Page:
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When Irish dramatist Oscar Wilde wrote “To expect the unexpected shows a thoroughly modern intellect” in the nineteenth century he probably did not imagine just how relevant this adage would ring true in the twenty-first century.
When Irish dramatist Oscar Wilde wrote “To expect the unexpected shows a thoroughly modern intellect” in the nineteenth century he probably did not imagine just how relevant this adage would ring true in the twenty-first century. We as dentists must pay particular attention to this advice not only in our lives in general, but very specifically as it relates to our dental practices.
Although for many of us, the road to retirement will be mostly a straight run, with predictability, some of us will face sudden twists and curves from unexpected events that we are not prepared for. Without much warning, or not uncommonly with no warning at all, we are left in a situation that renders us unable to continue to practice. Events that create physical or emotional disabilities can render you unable to perform dentistry. In the most extreme situation, sudden death occurs.
Most often, the dental practice is either one of the most valuable assets the dentist has, or is the most valuable asset. Proactively preparing for the unexpected can make the difference between financial survival and financial ruin for not only the dentist, but also the dentist’s family, especially in the case of death. The reality is that each of us needs to be prepared for the unexpected, at every stage of our practice lives. Now, when you seem to have the least need, and the most ability to do so, is the time to act.
Sometimes it’s disability that rapidly sneaks up on us. In my own situation, painful back and neck episodes initiated in dental school and progressed during twenty seven years of practice. I always managed to recover from these episodes one way or another and became lulled into believing that I could continue this “roll the dice” approach until retirement age. That approach was halted when one of the episodes resulted in losing part of the motor function of my leg. Straightforward advice from my neurologist and surgeon that continued sitting and leaning at the chair would result in further permanent damage created an almost immediate need to stop practicing.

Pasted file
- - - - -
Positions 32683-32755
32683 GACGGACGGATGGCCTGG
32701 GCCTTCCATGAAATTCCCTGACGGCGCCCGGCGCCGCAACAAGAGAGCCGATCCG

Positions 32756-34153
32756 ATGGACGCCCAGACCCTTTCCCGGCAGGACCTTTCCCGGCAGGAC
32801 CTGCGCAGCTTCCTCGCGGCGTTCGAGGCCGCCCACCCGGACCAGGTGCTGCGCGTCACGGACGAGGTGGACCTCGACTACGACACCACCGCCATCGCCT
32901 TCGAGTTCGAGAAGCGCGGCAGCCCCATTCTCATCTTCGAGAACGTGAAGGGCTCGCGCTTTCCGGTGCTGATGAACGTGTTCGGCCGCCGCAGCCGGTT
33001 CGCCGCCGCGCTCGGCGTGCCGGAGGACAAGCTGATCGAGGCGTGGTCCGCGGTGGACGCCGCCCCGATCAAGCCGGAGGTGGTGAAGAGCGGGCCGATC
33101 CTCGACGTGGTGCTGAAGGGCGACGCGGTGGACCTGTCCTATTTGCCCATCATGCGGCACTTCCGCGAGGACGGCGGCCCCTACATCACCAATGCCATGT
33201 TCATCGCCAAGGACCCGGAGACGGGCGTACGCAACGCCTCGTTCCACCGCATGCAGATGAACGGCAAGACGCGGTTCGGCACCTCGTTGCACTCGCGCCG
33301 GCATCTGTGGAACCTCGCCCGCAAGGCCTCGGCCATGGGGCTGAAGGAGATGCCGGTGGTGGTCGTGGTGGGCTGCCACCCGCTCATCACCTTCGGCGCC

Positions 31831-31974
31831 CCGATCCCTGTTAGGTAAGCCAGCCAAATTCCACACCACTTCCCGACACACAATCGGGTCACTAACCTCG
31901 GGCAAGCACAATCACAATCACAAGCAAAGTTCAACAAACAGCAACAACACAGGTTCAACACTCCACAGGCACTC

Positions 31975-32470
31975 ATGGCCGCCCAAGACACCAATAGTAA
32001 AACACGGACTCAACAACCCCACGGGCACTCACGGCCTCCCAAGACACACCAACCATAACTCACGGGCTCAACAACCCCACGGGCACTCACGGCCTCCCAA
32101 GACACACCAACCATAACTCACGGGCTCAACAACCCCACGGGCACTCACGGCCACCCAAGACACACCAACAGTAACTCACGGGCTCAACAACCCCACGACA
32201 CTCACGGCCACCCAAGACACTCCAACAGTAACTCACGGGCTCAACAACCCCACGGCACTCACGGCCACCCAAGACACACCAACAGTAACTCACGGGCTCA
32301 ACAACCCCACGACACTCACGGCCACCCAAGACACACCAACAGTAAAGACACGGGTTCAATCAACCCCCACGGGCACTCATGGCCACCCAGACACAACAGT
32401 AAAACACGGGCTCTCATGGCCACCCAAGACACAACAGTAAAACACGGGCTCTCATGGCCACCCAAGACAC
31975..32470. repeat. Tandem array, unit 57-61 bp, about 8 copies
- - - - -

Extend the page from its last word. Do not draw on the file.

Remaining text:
Fortunately, my practice was able to be transitioned efficiently and expediently due to the fact that I was enrolled in a death and disability program with a competent practice transition broker. Having all of my comprehensive practice information on file, allowed the broker to match my practice with appropriate buyers almost immediately. In this case, the buyer had also been proactive in having bank financing pre approval while waiting for the ideal opportunity to arise. The practice retained full value and the proceeds of that sale have been invaluable for me and my family in moving forward.
You can “expect the unexpected” in several ways. First and foremost, if you haven’t already done so, align yourself with a competent dental transition specialist. Having a true and accurate appraisal for your practice, that is updated regularly, is not only an integral part of your financial planning and retiring, but will be invaluable in the case that you become impaired, disabled, or deceased. Look for a transition specialist that fully represents you as the seller, known as single agency, rather than one providing dual representation (or dual agency), or a transaction broker (doesn’t represent either party). In fact, dual representation, also known as dual agency, is illegal in some states. Only a broker that represents you and not the buyer has complete fiduciary responsibility to you and represents your interests exclusively. This will be of utmost importance when it actually comes time to sell the practice.